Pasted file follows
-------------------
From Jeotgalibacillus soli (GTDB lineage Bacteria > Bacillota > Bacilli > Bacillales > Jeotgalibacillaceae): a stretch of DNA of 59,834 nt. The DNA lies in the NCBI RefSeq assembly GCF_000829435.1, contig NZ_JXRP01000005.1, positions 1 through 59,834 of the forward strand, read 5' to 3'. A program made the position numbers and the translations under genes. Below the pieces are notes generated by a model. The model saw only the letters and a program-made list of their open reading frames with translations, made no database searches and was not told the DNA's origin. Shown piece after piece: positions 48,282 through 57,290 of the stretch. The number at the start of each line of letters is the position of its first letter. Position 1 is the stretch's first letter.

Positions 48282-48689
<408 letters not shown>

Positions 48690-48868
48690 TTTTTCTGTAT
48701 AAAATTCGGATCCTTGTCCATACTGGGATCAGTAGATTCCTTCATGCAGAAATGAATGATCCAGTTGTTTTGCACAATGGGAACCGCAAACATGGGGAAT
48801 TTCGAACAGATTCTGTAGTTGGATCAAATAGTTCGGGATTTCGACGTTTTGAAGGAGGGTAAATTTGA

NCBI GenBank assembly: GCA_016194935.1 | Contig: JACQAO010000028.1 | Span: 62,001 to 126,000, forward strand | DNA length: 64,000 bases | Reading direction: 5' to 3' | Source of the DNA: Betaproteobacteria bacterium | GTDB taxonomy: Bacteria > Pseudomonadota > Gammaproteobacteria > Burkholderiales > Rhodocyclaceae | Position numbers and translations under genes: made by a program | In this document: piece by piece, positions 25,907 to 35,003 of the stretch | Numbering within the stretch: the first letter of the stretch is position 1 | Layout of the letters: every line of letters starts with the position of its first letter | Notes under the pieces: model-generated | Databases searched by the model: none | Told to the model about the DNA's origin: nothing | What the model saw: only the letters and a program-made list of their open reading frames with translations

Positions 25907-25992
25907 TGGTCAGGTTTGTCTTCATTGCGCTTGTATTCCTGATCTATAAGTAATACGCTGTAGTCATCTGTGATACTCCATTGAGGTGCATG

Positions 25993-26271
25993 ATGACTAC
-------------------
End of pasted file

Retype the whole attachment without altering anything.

From Jeotgalibacillus soli (GTDB lineage Bacteria > Bacillota > Bacilli > Bacillales > Jeotgalibacillaceae): a stretch of DNA of 59,834 nt. The DNA lies in the NCBI RefSeq assembly GCF_000829435.1, contig NZ_JXRP01000005.1, positions 1 through 59,834 of the forward strand, read 5' to 3'. A program made the position numbers and the translations under genes. Below the pieces are notes generated by a model. The model saw only the letters and a program-made list of their open reading frames with translations, made no database searches and was not told the DNA's origin. Shown piece after piece: positions 48,282 through 57,290 of the stretch. The number at the start of each line of letters is the position of its first letter. Position 1 is the stretch's first letter.

Positions 48282-48689
<408 letters not shown>

Positions 48690-48868
48690 TTTTTCTGTAT
48701 AAAATTCGGATCCTTGTCCATACTGGGATCAGTAGATTCCTTCATGCAGAAATGAATGATCCAGTTGTTTTGCACAATGGGAACCGCAAACATGGGGAAT
48801 TTCGAACAGATTCTGTAGTTGGATCAAATAGTTCGGGATTTCGACGTTTTGAAGGAGGGTAAATTTGA

NCBI GenBank assembly: GCA_016194935.1 | Contig: JACQAO010000028.1 | Span: 62,001 to 126,000, forward strand | DNA length: 64,000 bases | Reading direction: 5' to 3' | Source of the DNA: Betaproteobacteria bacterium | GTDB taxonomy: Bacteria > Pseudomonadota > Gammaproteobacteria > Burkholderiales > Rhodocyclaceae | Position numbers and translations under genes: made by a program | In this document: piece by piece, positions 25,907 to 35,003 of the stretch | Numbering within the stretch: the first letter of the stretch is position 1 | Layout of the letters: every line of letters starts with the position of its first letter | Notes under the pieces: model-generated | Databases searched by the model: none | Told to the model about the DNA's origin: nothing | What the model saw: only the letters and a program-made list of their open reading frames with translations

Positions 25907-25992
25907 TGGTCAGGTTTGTCTTCATTGCGCTTGTATTCCTGATCTATAAGTAATACGCTGTAGTCATCTGTGATACTCCATTGAGGTGCATG

Positions 25993-26271
25993 ATGACTAC